It is the power of the government acting through the Supreme Court that denied the very first right recognized in our Declaration, the right to life, for an entire class of human beings.

To be clear, insisting on universality of the God-given right to life is not an establishment of religion. It is simply an affirmation of a self-evident truth described in our Declaration of Independence.

It is the power of government that put through great society programs that undermine the family and dramatically increased societal challenges as a result.

It is the power of government that targeted the American energy industry, threatening hundreds of jobs in my district.

It is the power of government that took away healthcare plans that people liked, and the power of government that went after the Little Sisters of the Poor.

Rather than looking to the power of government, perhaps we should look to the power of the people. Rightly understood, government should not be looked at as a vehicle for wielding power, but for serving and protecting the rights in our Declaration and Constitution. It is never out of season to rediscover those principles.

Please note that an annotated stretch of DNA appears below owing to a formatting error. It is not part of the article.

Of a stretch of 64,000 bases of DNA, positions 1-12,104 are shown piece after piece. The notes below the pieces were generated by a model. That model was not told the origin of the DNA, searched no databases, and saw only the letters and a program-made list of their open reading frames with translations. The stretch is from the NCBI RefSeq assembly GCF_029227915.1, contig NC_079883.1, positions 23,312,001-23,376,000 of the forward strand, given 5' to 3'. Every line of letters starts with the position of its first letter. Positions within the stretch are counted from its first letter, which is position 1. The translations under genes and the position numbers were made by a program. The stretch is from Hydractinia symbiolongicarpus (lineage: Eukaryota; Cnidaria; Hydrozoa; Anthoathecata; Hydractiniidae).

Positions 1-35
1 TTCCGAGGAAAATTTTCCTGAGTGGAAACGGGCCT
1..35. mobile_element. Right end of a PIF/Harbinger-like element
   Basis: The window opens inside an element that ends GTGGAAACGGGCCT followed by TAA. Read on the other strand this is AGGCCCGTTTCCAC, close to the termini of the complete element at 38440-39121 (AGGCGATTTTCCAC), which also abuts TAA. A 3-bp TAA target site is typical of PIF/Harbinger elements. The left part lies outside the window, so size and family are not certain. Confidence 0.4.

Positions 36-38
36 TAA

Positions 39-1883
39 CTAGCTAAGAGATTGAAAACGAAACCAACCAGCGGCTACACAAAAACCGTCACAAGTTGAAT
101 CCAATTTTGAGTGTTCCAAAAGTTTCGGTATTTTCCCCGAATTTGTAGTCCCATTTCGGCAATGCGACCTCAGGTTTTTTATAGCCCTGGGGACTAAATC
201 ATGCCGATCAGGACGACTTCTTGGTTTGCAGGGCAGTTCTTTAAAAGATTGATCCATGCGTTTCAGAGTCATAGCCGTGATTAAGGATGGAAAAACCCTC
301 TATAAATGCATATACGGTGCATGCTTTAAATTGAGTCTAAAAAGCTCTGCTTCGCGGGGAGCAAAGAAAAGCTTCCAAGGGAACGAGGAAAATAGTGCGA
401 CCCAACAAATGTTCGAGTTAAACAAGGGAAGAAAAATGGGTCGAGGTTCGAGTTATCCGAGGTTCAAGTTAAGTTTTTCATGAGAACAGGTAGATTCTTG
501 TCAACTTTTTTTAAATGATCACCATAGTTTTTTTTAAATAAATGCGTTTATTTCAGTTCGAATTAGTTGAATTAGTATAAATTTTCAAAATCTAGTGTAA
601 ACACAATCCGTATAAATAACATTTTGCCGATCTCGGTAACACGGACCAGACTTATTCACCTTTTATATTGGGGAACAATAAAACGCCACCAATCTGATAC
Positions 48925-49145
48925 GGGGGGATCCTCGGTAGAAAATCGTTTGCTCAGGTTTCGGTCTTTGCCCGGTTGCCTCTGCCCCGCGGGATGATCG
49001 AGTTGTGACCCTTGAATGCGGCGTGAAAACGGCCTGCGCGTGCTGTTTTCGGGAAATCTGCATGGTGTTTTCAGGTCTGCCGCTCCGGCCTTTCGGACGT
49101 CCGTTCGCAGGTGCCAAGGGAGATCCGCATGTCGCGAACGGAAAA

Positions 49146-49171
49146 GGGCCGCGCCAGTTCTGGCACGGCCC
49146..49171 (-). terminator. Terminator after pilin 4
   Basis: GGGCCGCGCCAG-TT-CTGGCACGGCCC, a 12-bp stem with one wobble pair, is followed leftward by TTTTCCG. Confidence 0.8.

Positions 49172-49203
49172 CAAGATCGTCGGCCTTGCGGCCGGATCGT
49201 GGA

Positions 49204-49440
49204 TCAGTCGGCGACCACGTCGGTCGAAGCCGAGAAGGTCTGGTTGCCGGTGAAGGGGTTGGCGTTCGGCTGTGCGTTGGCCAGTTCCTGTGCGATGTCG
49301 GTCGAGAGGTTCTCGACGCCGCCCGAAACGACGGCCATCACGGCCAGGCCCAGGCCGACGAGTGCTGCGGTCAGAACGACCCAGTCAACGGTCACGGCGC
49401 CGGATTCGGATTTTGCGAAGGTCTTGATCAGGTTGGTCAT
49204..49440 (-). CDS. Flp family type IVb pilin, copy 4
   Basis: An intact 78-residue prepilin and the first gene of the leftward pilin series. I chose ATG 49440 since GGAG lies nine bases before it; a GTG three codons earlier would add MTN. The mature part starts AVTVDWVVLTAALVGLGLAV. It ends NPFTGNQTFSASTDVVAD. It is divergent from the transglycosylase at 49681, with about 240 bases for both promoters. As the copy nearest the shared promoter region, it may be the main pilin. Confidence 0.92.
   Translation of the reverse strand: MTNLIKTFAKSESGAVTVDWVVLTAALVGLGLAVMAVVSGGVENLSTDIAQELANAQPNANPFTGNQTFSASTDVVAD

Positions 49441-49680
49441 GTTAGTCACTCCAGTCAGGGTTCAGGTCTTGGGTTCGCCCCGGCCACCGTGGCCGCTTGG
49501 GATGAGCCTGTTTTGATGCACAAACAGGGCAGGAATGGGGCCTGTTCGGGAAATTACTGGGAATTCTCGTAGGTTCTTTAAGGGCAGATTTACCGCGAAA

This is what Abraham Lincoln called upon us to do at another divided time in our Nation. In an 1858 speech in Lewistown, Illinois, Lincoln said, `` . . . if you have been taught doctrines conflicting with the great landmarks of the Declaration of Independence; if you have listened to suggestions which would take away from its grandeur, and mutilate the fair symmetry of its proportions; if you have been inclined to believe that all men are not created equal in those inalienable rights enumerated by our chart of liberty, let me entreat you to come back . . . come back to the truths that are in the Declaration of Independence.''

If we want union, let us unite around the principles of the Declaration. If we want justice, let us work for equality for all while protecting the right to life of every human being, no matter their age or state of dependency.

If we want tolerance, let us appreciate that while we, indeed, have differences, we should not demonize those with whom we disagree.